What’s Going On?
What’s Going On? – Bella’s monthly what’s on guide to political events and radical happenings (because The List and The Skinny don’t). This week we feature the biggest School Strike in Scotland, Save Leith Walk update and hustings, Gilets Jaunes: Meet the Left Activists from the Autonomous Centre, a CommonSpace Forum event on food, poverty and Brexit at Kinning Park Complex, ‘Bonnie Prince Bob’s Discontent’, ‘Modern Monetary Theory – the Basics and More’ and much more.
A monthly mix for you …
Global Climate Strike – As direct action against big oil in Scotland finally cranks up and globally the #climatestrike gains momentum – 15th March is International School Strike for Climate.
Young people and children don’t need to be patronised, they need your support and your solidarity. Imagine growing up and this is your reality?
As one young activist wrote:
“I strike because…
– We have 11 years left to avoid irreversible climate breakdown
– This is an
#EcologicalEmergency with 200 species going extinct everyday
– Our leaders aren’t taking the action that is needed
– We aren’t being educated about this crisis in school.”
“March 15. The school strike continues. 957 places in 82 countries and counting… Everyone is needed. Everyone is welcome. Please spread the word! Find your closest strike or register your own here…“
Gilets Jaunes Edinburgh – ACE host two French Gilets Jaunes (Yellow Vests) activists: Justine Chaput from the NPA (New Anticapitalist Party) talking about her experiences in Paris and Maia Pal from South-East France talking about her work with her town’s yellow vest community occupying the local roundabout. With an introduction from a Common House activist who has just returned from 5 weeks in Paris. We will discuss the important questions of left and right in one popular movement, how to centre anti-racism in this work, and how we can support them.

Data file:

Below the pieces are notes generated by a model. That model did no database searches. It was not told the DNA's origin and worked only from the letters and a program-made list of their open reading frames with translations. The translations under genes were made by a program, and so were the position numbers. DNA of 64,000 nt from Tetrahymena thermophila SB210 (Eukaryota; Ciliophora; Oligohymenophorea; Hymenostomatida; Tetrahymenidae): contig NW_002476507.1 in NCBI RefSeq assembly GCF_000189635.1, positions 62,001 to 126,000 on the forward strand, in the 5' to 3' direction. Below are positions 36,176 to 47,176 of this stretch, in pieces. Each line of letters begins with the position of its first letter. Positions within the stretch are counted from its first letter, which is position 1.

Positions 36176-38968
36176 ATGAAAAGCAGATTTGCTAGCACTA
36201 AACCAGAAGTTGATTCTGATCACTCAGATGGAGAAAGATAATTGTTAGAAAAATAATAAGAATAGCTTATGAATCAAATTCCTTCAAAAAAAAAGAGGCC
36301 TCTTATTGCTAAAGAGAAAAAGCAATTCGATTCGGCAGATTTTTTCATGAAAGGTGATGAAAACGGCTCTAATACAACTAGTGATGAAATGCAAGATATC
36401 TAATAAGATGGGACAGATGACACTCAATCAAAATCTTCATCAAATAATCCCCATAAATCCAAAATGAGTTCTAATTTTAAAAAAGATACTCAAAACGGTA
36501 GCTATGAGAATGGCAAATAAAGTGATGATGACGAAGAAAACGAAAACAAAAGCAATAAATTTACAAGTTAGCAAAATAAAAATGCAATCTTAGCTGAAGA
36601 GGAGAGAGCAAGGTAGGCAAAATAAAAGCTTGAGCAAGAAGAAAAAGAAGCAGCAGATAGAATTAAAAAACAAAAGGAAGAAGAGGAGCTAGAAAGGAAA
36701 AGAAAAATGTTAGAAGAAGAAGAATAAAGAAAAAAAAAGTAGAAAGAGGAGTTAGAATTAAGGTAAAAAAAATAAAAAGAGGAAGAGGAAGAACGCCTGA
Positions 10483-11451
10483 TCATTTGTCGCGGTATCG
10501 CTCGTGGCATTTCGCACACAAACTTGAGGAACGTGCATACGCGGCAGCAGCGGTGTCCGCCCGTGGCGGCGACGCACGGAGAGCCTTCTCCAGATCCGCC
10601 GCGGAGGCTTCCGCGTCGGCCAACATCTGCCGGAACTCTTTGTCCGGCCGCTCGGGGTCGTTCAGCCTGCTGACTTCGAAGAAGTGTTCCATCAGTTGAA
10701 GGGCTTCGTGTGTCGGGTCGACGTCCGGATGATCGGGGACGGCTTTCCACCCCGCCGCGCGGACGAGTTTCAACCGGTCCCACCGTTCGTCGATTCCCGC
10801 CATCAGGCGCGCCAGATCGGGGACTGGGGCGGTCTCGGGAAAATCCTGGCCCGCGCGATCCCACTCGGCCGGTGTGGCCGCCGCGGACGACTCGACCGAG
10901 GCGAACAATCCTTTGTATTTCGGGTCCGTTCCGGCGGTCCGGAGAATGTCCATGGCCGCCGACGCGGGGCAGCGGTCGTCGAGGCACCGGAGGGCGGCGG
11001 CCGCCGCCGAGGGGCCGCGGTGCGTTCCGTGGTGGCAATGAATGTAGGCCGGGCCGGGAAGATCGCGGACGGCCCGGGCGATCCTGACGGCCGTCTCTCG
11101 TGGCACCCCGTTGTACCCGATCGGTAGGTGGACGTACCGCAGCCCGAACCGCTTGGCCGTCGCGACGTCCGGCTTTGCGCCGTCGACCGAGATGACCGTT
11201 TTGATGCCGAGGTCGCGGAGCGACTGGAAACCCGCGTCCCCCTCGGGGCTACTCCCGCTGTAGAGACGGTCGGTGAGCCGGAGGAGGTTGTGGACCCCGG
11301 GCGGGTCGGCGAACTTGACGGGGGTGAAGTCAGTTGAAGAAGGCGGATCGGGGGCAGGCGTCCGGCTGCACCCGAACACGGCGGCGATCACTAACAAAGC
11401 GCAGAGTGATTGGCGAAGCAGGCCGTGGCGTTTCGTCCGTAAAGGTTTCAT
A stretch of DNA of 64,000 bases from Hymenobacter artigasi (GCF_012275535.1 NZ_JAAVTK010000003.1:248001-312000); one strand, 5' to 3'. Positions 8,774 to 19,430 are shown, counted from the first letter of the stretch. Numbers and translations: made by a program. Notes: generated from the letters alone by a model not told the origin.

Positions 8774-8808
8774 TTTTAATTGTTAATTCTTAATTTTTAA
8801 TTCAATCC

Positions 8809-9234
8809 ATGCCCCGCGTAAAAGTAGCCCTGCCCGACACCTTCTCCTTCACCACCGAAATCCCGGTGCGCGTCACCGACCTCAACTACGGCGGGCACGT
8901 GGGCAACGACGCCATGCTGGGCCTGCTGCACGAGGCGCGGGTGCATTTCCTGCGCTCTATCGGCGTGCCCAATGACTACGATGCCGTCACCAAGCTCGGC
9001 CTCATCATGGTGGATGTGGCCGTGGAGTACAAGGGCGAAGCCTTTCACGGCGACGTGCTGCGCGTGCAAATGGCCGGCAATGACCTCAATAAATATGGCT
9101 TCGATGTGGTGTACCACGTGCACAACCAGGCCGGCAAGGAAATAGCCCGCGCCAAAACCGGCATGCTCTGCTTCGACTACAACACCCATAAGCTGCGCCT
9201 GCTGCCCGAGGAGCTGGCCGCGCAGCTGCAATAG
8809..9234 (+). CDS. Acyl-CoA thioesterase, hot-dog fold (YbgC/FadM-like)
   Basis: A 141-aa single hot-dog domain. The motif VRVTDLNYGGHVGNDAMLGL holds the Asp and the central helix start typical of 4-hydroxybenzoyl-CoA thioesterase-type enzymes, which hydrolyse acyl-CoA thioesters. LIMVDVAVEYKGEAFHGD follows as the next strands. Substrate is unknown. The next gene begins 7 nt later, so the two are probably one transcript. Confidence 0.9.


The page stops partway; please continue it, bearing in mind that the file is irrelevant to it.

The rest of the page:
Hosted jointly by ACE and the The Common House (London), Sunday 17th March more details here.
This is a one day workshop on Sat 30 March at STUC Woodlands Road, Glasgow.
“People from black and minority ethnic communities are underrepresented in leadership roles in organisations and in all aspects and levels of public life.
There are a number of barriers to our progression including organisational and structural barriers, systemic barriers and self-imposed barriers.
As part of your ‘Re-thinking Leadership’ journey, this workshop will give you the opportunity to reflect on your own experience (how you see yourself as a leader and how you are seen by others), to develop your leadership skills and to build your personal effectiveness.”